Alcohol – the Aftermath August 9, 2007Posted by isabelleinnamibia in Communication, Culture, Fame, Ovitoto.
As I wrote before, I held an Alcohol Awareness Campaign in the Ovitoto School a few weeks ago, which was also attended by a journalist from “The Namibian”, the national English-language newspaper. She was incredibly passionate about the issue of alcohol amongst youth and was terribly excited about what I had to say.
“Keep your eye on the Youth Paper on Tuesday” she said, the Youth Paper being a weekly supplement of the national paper, focussing on youth issues.
Needless to say, the following Tuesday, there I was, plastered across the front page of the Youth Paper, rather unglamourously scratching my head whilst supervising a group of learners as they scribbled down ideas on why people drink. No story this week, but a caption explaining that the story will be followed up the next week.
Inside the supplement were lots of the kids who were in the Youth “Faces and Places”. Since I was visiting Ovitoto that morning, I dashed out and bought three copies for the school, as no newspapers are available within Ovitoto. At break-time, I presented the papers to Mr Katuvesiauena (try pronouncing that one), the school’s Principal. For the first time, he actually agreed to and seemed happy to talk to me, and I swear I caught a glimpse of a smile.
“Yes. Very good. You are putting this place on the map of Namibia. We here are very grateful. Yes.”
He went shouting off to the staff room to show his colleagues. I hope the kids were able to see the copies.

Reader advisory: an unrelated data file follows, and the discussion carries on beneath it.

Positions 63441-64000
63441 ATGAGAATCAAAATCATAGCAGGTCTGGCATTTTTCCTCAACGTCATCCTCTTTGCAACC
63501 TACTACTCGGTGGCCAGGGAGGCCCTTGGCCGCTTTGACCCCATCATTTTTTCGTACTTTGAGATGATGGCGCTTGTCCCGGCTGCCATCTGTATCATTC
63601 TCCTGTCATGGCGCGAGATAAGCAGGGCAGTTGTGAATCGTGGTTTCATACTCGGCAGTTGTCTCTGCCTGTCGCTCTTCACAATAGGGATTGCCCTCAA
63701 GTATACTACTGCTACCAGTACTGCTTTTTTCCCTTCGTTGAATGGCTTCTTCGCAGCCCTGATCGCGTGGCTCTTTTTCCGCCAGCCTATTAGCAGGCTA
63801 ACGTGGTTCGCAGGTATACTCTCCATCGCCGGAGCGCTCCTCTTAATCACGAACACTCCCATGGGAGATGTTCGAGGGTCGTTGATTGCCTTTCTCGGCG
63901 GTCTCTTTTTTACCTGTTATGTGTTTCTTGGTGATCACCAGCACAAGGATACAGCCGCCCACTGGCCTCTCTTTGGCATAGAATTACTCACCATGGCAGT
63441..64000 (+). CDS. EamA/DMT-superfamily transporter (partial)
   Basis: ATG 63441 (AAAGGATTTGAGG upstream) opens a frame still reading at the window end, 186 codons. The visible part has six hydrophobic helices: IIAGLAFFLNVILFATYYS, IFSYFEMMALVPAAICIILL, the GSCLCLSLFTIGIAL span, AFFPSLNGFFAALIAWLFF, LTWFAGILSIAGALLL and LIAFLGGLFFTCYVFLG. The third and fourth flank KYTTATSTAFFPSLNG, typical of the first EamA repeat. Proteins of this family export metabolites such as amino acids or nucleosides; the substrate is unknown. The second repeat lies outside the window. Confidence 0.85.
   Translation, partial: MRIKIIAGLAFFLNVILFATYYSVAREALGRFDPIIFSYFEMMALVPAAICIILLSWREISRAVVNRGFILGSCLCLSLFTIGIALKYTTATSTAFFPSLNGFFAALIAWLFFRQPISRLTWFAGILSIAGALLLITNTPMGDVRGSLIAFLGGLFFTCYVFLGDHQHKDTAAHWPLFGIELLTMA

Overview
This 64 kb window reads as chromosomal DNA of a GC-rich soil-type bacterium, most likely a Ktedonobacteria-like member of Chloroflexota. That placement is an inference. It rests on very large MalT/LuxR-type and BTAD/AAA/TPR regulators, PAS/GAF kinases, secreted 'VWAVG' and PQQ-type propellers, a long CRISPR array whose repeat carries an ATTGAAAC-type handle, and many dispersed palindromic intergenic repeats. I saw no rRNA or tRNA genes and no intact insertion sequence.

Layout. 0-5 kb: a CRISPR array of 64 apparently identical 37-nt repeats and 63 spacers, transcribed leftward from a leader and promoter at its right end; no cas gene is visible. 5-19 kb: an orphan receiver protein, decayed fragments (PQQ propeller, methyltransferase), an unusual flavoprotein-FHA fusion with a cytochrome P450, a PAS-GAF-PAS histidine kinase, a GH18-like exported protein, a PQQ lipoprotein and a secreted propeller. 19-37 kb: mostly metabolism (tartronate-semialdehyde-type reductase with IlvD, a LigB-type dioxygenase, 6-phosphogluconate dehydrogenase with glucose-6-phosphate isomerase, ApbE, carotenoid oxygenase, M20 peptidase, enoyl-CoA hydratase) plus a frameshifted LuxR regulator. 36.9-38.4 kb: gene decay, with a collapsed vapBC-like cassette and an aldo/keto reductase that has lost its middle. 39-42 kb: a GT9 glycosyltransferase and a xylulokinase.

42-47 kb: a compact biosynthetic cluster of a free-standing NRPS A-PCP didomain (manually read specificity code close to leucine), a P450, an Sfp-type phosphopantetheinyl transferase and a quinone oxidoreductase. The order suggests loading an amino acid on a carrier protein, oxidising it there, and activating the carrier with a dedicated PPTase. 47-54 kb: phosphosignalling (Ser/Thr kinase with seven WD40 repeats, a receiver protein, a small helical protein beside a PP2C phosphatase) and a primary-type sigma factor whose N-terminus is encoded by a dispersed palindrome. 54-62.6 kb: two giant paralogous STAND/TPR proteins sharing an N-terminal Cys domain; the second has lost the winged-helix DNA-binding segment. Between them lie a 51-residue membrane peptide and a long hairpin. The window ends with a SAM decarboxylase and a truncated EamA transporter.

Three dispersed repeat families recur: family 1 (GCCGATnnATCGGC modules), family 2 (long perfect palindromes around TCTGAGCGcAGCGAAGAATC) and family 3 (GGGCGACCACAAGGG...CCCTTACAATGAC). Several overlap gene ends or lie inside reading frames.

Knowing that the story would be followed up the next week, I was eager to get my hands on a copy. But having spent Monday night in the village in preparation for the DRFN’s Workshop on Wheels visit (see next story), I wasn’t able to get a copy until I returned to the main road. The workshop visitors however had a copy on the bus, and as we drove the gravel road from Ovitoto after their visit, he thrust a paper in my face, saying “Is that you?”. It wasn’t that he’d read my name, or the mention of Ovitoto, but that I was wearing exactly the same clothes as I was in the photos, and being an oshilumbu amongst a crowd of black kids, I stand out quite a lot. And there were a lot of photos. I was in 4 out of the 5. In fact, they had a whole page about the workshop, explaining about the issue of alcohol, the activities we did and where the idea for the workshop came from. There was however an embarrassing number of “Isabelle said that….”, “Isabelle then explained to the learners…”, which made me sound like the national guru on all things alcohol related. But the coverage was excellent, and alcohol abuse amongst youth is now on the forefront of news headlines.
The workshop was even mentioned again this week (making it three weeks in a row!!), with a copy of the Responsible Drinking brochure that I prepared for the workshop.
All this coverage has also boosted the profile of the K J Kapeua School in Ovitoto but also my profile. I’m a mini-local-celebrity. A few of my friends have commented “oh, I saw you in the Youth Paper this week”, but the place I first got recognised was my local bottle shop (which I go to for phone credit and juice, rarely booze!). And when I went out on the Friday night to our local club.
“Sista, I saw you in the paper. Alcohol Awareness, hey? You going to be teaching us something then?”, slurred one friend, as I try to hide my G+T under my coat.
I do practise what I preach though. I rarely over-do it anymore, am aware of how much I drink, and take responsibility for my actions and behaviour. I have never thought that “I was drunk” as an excuse to justify any inebriated behaviour, such as getting overly emotional, aggressive, fighting, bitching, being an idiot, getting sick, drink-driving or inappropriate hook-ups. My opinion is that if you can control yourself, then don’t drink. It’s a lesson that the binge-drinking culture of my homeland, and some of the alcoholic expats, could learn from.